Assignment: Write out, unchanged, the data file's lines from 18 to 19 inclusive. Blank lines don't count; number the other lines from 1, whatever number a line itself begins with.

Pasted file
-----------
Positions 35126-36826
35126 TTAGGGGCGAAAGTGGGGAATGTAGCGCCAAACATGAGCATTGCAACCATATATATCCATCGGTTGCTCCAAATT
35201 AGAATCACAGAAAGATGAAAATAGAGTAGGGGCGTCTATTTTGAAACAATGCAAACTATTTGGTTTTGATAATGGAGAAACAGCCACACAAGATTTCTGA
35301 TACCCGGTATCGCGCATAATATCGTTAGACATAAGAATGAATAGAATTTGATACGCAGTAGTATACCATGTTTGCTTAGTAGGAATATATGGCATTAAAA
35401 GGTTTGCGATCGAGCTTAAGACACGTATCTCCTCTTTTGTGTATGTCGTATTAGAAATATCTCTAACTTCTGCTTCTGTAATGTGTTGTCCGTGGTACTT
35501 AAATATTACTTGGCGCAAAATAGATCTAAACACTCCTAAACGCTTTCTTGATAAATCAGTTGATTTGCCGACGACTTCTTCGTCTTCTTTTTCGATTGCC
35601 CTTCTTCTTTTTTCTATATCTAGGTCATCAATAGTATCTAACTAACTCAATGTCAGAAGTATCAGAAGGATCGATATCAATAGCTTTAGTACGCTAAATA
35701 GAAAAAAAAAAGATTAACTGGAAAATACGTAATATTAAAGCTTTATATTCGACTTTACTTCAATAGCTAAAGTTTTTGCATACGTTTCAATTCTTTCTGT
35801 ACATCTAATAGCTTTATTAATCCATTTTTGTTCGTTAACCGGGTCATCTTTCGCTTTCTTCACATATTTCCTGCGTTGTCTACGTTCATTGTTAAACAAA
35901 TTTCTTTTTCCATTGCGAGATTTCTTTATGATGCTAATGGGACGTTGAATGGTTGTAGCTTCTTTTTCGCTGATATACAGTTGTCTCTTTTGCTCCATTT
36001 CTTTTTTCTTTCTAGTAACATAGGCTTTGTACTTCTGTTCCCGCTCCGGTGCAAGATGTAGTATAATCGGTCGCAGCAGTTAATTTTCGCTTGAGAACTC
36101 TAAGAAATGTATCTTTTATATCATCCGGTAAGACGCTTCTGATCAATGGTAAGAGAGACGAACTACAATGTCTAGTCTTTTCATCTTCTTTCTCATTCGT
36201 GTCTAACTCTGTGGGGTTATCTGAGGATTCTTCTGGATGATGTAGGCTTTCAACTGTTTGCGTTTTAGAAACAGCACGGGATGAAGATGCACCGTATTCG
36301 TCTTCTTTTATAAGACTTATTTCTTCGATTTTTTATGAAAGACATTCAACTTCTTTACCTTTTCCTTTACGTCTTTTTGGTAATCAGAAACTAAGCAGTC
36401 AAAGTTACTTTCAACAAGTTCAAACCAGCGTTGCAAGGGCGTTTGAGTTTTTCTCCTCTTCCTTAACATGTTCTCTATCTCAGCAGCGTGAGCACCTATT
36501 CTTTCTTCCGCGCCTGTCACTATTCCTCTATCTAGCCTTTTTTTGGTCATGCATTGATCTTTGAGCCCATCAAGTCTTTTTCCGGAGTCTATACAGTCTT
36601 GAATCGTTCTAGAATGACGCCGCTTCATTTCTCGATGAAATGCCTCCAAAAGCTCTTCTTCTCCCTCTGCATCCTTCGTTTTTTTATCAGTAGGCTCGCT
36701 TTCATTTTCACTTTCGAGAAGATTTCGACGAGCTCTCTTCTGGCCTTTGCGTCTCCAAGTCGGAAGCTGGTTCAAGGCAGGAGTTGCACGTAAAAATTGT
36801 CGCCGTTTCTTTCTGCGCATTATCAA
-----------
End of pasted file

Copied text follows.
36701 TTCATTTTCACTTTCGAGAAGATTTCGACGAGCTCTCTTCTGGCCTTTGCGTCTCCAAGTCGGAAGCTGGTTCAAGGCAGGAGTTGCACGTAAAAATTGT
36801 CGCCGTTTCTTTCTGCGCATTATCAA